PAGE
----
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J. Clin. Med. 2015, 4(1), 18-31; doi:10.3390/jcm4010018

Role of Factor H and Related Proteins in Regulating Complement Activation in the Macula, and Relevance to Age-Related Macular Degeneration

1
Centre for Hearing & Vision Research, Institute of Human Development, AV Hill Building, University of Manchester, Oxford Road, Manchester M13 9PL, UK
2
Centre for Advanced Discovery and Experimental Therapeutics, University of Manchester and Central Manchester University Hospitals NHS Foundation Trust, Manchester Academic Health Science Centre, Manchester M13 9WL, UK
3
Manchester Royal Eye Hospital, Central Manchester University Hospitals NHS Foundation Trust, Manchester M13 9WH, UK
*
Author to whom correspondence should be addressed.
Academic Editor: Lindsay Farrer
Received: 19 September 2014 / Accepted: 24 November 2014 / Published: 26 December 2014
(This article belongs to the Special Issue Age-Related Macular Disease)
View Full-Text   |   Download PDF [1576 KB, uploaded 26 December 2014]   |  

Abstract

The recent revolution in age-related macular degeneration (AMD) genetics has demonstrated that genetic alterations affecting the alternative pathway of the complement cascade have a major influence on AMD risk. One of the two most important genetic loci is on chromosome 1 and contains genes encoding complement factor H (FH) and the factor H related proteins (FHR proteins). In macular tissue, especially Bruch’s membrane, relatively high levels of a truncated splice variant of FH called factor H-like protein 1 (FHL-1) are present. Here we discuss how genetic variations may alter the amounts, or by altering their protein sequences, the functions of these proteins. In particular, the common Y402H polymorphism affects the ability of FHL-1 and FH to localize to Bruch’s membrane and the inner choroid because it alters the ability of these complement regulators to bind heparan sulphate (HS) in these structures. In addition, there is an age-related loss of HS from Bruch’s membrane. We hypothesize that a combination of poor binding of the 402H variants of FHL-1 and FH to Bruch’s membrane, combined with a decrease in binding due to age-related HS loss, eventually results in insufficient FHL-1 and FH binding to Bruch’s membrane. This could result in complement activation, inflammation and thereby predispose to AMD. View Full-Text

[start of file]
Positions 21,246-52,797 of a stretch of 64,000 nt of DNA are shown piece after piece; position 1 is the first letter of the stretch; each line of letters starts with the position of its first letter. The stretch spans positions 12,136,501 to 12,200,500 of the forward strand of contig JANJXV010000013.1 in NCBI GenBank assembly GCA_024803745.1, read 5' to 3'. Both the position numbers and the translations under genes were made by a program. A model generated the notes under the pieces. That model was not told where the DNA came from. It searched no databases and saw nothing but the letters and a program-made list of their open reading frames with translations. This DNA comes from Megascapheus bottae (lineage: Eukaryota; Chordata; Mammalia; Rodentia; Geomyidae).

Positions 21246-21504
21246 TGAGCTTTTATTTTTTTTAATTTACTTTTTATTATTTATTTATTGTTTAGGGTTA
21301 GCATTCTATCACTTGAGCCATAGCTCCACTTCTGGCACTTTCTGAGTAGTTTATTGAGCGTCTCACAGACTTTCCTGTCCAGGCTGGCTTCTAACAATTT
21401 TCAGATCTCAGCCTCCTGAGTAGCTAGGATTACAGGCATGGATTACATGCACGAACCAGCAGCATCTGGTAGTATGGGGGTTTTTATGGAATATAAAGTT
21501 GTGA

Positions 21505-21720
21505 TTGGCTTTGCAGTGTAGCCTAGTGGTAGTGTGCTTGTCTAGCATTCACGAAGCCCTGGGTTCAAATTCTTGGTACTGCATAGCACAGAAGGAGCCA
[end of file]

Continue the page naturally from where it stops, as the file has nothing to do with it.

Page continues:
Keywords: age-related macular degeneration; complement factor H; factor H; factor H-like protein 1; factor H related proteins age-related macular degeneration; complement factor H; factor H; factor H-like protein 1; factor H related proteins
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This is an open access article distributed under the Creative Commons Attribution License which permits unrestricted use, distribution, and reproduction in any medium, provided the original work is properly cited. (CC BY 4.0).

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MDPI and ACS Style

Clark, S.J.; Bishop, P.N. Role of Factor H and Related Proteins in Regulating Complement Activation in the Macula, and Relevance to Age-Related Macular Degeneration. J. Clin. Med. 2015, 4, 18-31.

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